Binfield is a village and civil parish in the Bracknell Forest borough of Berkshire, England. According to the 2001 census it had a population of 7,475. The village is on the north-western fringe of the Bracknell urban area.


The Stag and Hounds was reportedly used as a hunting lodge by Henry VIII and Elizabeth I and an elm tree outside it (the stump of which was finally removed in 2004) was said to mark the centre of Windsor Forest. John Constable spent his honeymoon at the Rectory in 1816 and twice sketched the church.

Binfield Manor was built in 1754 by Sir William Pitt of Kingston Maurward in Dorset. It is currently owned by the Sultan of Brunei.

Binfield is most famous for being the childhood home of the 18th century poet, Alexander Pope.


Much of modern Binfield stretches towards the south and east of the original village. Suburbs include:


Binfield is home to Newbold College, a Seventh-day Adventist college and church There are two Church of England churches, namely All Saints' and St Mark's. There is also Binfield Free Church. In addition to the college at Newbold, Newbold has a primary school. Binfield also has a Church of England Primary School with about 420 pupils, and a day nursery. There is also a Pre-school at the Memorial Hall. Binfield has several Public Houses: the Roebuck, the Victoria Arms, the Royal Standard, the Jack O'Newbury and the Stag and Hounds. There is a doctor's surgery, chemist, art shop, post office and many takeaways, including a fish and chip shop (the Big Thumb) and also the Binfield Kitchen (Chinese food).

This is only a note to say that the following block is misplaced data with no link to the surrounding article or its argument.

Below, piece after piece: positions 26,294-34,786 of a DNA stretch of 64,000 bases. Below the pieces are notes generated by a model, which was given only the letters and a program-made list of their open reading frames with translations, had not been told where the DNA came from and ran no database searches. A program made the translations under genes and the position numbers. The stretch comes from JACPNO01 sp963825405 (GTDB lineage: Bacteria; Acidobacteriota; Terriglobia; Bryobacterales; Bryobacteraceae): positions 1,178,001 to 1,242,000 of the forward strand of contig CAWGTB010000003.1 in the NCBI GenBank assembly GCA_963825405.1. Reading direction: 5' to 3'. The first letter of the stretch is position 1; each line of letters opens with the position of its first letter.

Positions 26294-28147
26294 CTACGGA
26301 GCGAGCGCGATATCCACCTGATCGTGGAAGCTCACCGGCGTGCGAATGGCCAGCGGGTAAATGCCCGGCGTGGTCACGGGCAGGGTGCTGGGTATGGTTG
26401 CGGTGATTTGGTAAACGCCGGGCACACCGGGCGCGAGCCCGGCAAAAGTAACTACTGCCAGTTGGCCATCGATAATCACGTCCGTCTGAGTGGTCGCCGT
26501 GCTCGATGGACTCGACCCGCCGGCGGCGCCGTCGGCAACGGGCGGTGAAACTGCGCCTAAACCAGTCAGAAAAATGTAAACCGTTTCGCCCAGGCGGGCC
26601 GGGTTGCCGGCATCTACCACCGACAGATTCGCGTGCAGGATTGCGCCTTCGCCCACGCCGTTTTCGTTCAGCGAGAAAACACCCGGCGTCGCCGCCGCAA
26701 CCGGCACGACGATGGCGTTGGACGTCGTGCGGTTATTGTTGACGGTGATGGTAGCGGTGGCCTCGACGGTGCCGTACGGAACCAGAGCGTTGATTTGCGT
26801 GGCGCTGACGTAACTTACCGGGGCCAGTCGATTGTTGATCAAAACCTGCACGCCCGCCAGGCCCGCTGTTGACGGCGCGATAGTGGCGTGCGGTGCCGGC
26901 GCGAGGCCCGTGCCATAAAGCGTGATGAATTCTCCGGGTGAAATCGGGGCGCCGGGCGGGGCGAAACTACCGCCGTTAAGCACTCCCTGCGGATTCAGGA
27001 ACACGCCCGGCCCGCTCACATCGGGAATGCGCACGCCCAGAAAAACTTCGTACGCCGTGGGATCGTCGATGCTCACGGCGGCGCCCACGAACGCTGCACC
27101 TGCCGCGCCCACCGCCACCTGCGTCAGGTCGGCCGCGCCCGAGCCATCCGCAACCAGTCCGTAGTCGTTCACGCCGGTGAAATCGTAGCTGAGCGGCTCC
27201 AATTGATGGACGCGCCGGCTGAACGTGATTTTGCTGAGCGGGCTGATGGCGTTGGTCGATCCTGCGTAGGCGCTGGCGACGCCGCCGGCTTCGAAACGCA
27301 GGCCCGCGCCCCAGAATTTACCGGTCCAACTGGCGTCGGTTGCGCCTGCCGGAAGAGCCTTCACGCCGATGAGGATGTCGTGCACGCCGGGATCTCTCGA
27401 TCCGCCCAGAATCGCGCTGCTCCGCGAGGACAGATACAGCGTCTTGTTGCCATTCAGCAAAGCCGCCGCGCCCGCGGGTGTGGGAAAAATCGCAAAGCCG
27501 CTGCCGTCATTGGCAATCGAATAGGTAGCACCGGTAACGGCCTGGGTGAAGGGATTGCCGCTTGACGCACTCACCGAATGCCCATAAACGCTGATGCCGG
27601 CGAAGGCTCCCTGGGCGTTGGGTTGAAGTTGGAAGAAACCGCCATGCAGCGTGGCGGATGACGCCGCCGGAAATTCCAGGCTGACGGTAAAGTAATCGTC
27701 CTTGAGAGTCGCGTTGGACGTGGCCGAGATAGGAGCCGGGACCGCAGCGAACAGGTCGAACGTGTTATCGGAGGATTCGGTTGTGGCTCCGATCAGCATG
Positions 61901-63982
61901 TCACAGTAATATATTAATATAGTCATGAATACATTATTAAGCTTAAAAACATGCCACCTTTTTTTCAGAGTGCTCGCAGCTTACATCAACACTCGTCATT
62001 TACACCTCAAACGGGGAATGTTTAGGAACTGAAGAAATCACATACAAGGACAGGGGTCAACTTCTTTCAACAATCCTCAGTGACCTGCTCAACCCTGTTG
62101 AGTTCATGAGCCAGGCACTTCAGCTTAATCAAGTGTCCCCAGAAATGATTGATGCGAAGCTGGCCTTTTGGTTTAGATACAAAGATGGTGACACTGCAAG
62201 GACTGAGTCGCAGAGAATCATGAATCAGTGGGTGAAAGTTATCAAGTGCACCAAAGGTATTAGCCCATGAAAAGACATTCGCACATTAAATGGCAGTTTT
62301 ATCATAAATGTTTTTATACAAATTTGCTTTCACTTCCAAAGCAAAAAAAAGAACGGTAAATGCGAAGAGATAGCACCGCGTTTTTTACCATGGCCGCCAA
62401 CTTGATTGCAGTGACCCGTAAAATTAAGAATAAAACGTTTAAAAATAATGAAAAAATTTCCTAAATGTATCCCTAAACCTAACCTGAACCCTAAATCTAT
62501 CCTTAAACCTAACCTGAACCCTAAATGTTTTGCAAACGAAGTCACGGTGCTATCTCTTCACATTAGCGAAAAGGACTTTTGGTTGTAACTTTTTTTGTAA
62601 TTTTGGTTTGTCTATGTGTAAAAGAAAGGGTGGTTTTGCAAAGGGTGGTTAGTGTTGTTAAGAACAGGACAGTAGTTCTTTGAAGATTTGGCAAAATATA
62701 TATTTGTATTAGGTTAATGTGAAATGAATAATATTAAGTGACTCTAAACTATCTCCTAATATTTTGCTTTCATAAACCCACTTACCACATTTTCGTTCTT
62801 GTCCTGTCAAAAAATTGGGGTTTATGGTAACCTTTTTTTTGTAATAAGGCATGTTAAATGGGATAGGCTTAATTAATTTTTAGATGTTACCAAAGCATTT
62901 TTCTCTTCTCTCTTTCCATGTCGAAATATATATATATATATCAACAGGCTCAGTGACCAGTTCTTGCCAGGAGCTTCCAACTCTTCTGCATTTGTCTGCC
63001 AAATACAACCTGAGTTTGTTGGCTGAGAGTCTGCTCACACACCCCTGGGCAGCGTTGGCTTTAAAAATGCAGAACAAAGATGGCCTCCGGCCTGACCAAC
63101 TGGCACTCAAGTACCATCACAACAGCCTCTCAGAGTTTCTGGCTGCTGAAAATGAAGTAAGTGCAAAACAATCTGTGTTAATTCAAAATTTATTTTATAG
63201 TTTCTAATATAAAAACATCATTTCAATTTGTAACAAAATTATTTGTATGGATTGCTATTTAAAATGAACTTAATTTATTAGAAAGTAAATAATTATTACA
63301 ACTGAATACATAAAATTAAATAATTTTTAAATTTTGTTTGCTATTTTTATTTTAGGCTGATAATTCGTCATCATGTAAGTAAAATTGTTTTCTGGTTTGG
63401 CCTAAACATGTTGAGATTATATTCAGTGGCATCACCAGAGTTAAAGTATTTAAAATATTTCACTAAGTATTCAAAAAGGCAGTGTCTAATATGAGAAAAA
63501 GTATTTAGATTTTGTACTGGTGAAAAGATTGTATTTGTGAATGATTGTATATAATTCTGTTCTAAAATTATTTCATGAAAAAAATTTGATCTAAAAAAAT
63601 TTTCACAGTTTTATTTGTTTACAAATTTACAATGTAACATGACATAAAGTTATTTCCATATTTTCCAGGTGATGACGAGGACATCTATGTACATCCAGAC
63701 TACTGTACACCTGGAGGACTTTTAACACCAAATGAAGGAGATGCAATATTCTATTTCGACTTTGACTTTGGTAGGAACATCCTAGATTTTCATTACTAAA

Sport and leisure

Binfield also has a cricket team and a football team, each with their own grounds. There are several parks, including Jubilee Fields and Pope's Meadow.

External links

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